Unheard voices of climate activism

By Angelika Peplinski, Liz Barrett, Muassua David, Natalia Hayes, Gaukhar Kenzhebayeva and Collet Mweene

This blog is an output from a reading group on climate activism that ran from February to March 2020 as part of the Masters unit ‘Education, Peace and Sustainable Development.’

On the 28th February over 15,000 people gathered in Bristol to hear Greta Thunberg and take part in the Bristol Youth Strike 4 Climate. Despite the miserable weather, Greta’s presence inspired thousands of people to join the collective effort to tackle the ecological crisis and hold politicians and leaders accountable for their lack of action.

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Marching up Park Street following Greta’s talk (photo credit: Aminath Shiyama)

Our capitalist economy has often led us to believe that “the structural problems of an exploitative system – poverty, joblessness, poor health, lack of fulfilment – [are] in fact a personal deficiency.” We need to be vegan, we need to reduce plastic, we need to use more public transport, we need to fly less: the list is long. While individual action is important, it is fossil fuel corporations that need to be held accountable. The Guardian reports that “a hundred companies alone are responsible for an astonishing 71%” of carbon emissions since 1988.” Movements like FridaysForFuture or Extinction Rebellion counteract the neoliberal ideology of individualism by collective action as it is “only mass movements that have the power to alter the trajectory of the climate crisis.” However, this idea is not new.

Indigenous resistance is rooted in collectivism. Their “systems of sustainability were destroyed precisely because they were incompatible with systems of exploitation and extraction” (Niheu 2019: 124-125) emblematic of neoliberal ideology.  Via nonviolent collective action, many indigenous communities have sought repatriation: “Indigenous people are the guardians of ancestral knowledge that draws from the environment the solutions of everyday life” (Ibrahim 2019: 56). Therefore, climate justice and indigenous rights interlink. However, this is often not recognised in mainstream media.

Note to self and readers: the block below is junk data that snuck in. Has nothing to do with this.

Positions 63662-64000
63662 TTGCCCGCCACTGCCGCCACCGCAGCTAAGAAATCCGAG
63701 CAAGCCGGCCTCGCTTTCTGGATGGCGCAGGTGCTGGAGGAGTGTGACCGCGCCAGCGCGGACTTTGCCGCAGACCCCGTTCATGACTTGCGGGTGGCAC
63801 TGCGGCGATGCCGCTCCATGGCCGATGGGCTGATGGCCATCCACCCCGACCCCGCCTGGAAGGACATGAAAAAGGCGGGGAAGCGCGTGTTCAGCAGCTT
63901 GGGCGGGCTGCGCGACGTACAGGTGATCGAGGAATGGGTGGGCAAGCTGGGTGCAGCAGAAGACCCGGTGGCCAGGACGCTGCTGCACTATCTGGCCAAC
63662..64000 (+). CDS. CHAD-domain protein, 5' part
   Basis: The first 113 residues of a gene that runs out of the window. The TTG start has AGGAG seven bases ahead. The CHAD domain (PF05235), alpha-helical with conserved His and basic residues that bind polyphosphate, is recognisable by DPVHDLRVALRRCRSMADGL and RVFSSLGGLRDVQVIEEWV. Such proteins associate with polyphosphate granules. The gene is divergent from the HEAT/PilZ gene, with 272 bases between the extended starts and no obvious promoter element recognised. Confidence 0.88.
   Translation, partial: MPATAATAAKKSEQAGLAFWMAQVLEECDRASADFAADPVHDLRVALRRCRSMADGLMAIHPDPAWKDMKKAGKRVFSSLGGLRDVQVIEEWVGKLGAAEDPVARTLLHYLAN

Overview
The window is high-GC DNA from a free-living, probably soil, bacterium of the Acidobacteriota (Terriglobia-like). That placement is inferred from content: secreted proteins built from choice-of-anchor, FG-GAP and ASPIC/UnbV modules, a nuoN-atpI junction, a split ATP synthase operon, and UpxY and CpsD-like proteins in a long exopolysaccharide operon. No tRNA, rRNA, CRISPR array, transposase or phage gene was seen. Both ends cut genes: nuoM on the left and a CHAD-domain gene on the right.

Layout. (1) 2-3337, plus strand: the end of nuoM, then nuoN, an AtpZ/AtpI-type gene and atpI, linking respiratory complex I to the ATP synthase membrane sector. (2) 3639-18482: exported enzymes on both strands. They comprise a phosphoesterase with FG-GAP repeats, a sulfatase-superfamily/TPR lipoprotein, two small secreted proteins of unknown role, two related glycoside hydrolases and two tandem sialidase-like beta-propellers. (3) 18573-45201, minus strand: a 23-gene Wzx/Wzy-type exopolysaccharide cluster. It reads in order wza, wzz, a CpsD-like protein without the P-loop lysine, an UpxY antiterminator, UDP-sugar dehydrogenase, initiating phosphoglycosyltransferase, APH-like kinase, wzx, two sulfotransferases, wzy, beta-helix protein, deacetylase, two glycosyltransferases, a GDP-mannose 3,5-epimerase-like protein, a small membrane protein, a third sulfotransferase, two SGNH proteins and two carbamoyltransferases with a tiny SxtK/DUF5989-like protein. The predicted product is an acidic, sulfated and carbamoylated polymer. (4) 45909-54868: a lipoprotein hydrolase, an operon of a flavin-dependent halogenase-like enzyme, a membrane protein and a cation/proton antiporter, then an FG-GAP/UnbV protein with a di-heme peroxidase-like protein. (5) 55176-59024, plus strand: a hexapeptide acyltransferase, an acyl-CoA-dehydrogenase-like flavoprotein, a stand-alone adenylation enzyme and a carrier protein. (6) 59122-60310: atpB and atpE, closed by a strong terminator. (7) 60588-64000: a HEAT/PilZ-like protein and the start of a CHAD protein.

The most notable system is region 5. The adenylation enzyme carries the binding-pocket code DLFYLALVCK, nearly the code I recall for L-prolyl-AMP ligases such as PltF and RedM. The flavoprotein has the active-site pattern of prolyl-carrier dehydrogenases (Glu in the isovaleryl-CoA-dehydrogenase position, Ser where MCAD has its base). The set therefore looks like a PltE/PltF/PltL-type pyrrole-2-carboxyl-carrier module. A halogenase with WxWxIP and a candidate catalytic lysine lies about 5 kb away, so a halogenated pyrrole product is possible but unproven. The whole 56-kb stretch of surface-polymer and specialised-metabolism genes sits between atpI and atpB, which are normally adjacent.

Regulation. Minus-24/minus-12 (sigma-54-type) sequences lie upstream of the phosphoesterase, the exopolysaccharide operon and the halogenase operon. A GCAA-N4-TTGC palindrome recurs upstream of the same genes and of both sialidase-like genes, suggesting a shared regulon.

Media coverage of the climate emergency focusses mainly on the Global North. It depicts climate activism as led by mainly white, middle class people and thus neglects the experiences of the Global South. Uganda climate activist Vanessa Nakate “was cropped out of a press photo in Davos” when posing alongside white climate activists, including Greta Thunberg. This incident illustrates the connection of climate justice and social justice. Issues of racism need to be addressed as the Global South is experiencing immediate consequences of the ecological crisis. Lake Chad, which used to cover 25,00 square kilometres, now only covers about 2,500. Indigenous communities “have lost 90 per cent of this resource so essential for the life of one of the poorest regions in the world” (Ibrahim 2019: 54). Almost 52 million people in Africa have become food insecure due to the effects of climate change, yet the media often choses to ignore these stories. The irony is not only that the Global South remains unheard while they are the most impacted, but that they also contribute the least amount of the global greenhouse emissions.

The lack of recognition of ethnic minorities and their voices has been an issue for centuries and right now this ignorance poses an immediate danger. With the ongoing disappearance of indigenous knowledge, “it is a part of the memory of humanity that is threatened with extinction” (Ibrahim 2019: 56). More than ever, is it important to include, recognize and represent minorities in discussions regarding climate change and climate activism. Nature is the work tool for many indigenous communities. Hence, their expertise is needed to protect nature. “Indigenous peoples do not want to be silent victims of climate change. They are ready to share their traditional knowledge, and to (re)teach humankind how to live in harmony with nature” (Ibid. 57). It is easy for the Global North to dismiss climate change as an abstract future threat, but activism has the potential to make unheard voices heard: “In the southern narratives, we see how hope, guilt, and anger combine to avert the paralyzing effects of acute fear” (Kleres & Wettergren 2017: 517). The Global North has a responsibility to embrace these feelings in a collective effort to tackle climate change. Activism can pave the way for climate and social justice, but only if we recognise the voices that up to now we have chosen to ignore.

 

References

Ibrahim, H. O. (2019). Indigenous people and the fight for survival. In Extinction Rebellion (ed.). This Is Not a Drill: An Extinction Rebellion Handbook. Penguin Books. pp. 54–57.

Kleres, J., & Wettergren, A. (2017). Fear, hope, anger, and guilt in climate activism. Social Movement Studies, 16(5), 507-519. doi:10.1080/14742837.2017.1344546

Niheu, K. (2019). Indigenous resistance in an era of climate change crisis. Radical History Review, 133, 117-130. Available here.

 

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